You many have noticed that different surveys show very different small business social media usage rates. They also show very different views on how effective social media is for small businesses.
For example, the Wall Street Journal article Facebook Tops for Small Business reported on a survey that found small businesses quite positive about social media. Key quote on the survey results:
"About seven in 10 small-business owners say they “strongly agree” that social media is important to their business ..."
Also, if 70% think it's important it means more than 70% of small businesses use social media (at least a few must think it's not important).
Another point of view comes from Citibank. They recently released a survey and their press release headline is Citibank Survey Reveals Small Businesses Not Joining Social Media Conversation. Their survey shows only 36% of small businesses use social media and a mere 24% have found social media useful for finding leads or generating revenue.
So why the wide difference in results? The answer lies in methodology and sampling techniques.
The survey in the WSJ story - The 2011 Soclal Media Marketing Report - was done online and used Twitter, Facebook, other social media and email to find respondents.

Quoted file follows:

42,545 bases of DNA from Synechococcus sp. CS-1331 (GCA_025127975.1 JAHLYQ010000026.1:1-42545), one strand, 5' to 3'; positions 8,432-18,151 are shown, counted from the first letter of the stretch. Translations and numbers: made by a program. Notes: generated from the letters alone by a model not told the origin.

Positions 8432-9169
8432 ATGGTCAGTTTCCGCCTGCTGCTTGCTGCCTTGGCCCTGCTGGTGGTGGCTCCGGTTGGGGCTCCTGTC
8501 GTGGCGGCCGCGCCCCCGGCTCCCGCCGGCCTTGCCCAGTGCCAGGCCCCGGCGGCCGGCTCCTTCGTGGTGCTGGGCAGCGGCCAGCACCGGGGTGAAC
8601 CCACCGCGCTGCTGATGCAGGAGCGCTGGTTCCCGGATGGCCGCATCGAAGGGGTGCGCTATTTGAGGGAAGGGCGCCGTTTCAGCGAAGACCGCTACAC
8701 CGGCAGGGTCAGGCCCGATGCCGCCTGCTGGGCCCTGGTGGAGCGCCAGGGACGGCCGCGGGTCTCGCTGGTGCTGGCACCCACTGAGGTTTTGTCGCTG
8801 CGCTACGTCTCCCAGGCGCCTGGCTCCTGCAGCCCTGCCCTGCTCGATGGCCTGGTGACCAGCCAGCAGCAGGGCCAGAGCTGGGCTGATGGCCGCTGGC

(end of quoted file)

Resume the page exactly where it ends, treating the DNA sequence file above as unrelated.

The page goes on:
Not surprisingly, if you use social media to find survey respondents you end up with a large percentage of respondents that use and like social media. Because of this, the survey mostly reflects the usage and attitudes of small businesses that use social media - a subset of the overall small business sector.
The Citibank survey was done using a random sample and by phone. A random sample draws their respondents to reflect the overall population being studied. In this case it means including small businesses that don't use social media and even small businesses that are only marginally online, or not online at all.
Because of the methods used, the Citibank survey is much more likely to accurately reflect social media usage and attitudes of the small business segment in general. The results from the Citibank survey are also consistent with other random sample surveys on social media usage by small business.
This does not mean surveys that don't use random samples are bad. The 2011 Social Media Marketing survey does an excellent job of meeting their goal of informing us how marketers are using social media. I found the report to be insightful and full of useful information. But it's not a good source on social media usage rates or attitudes for the entire small business sector due to how the sampling was done.
The lesson for users of surveys is to understand the survey methods used to collect and analyze the data. If you don't, you can easily end up drawing the wrong conclusions.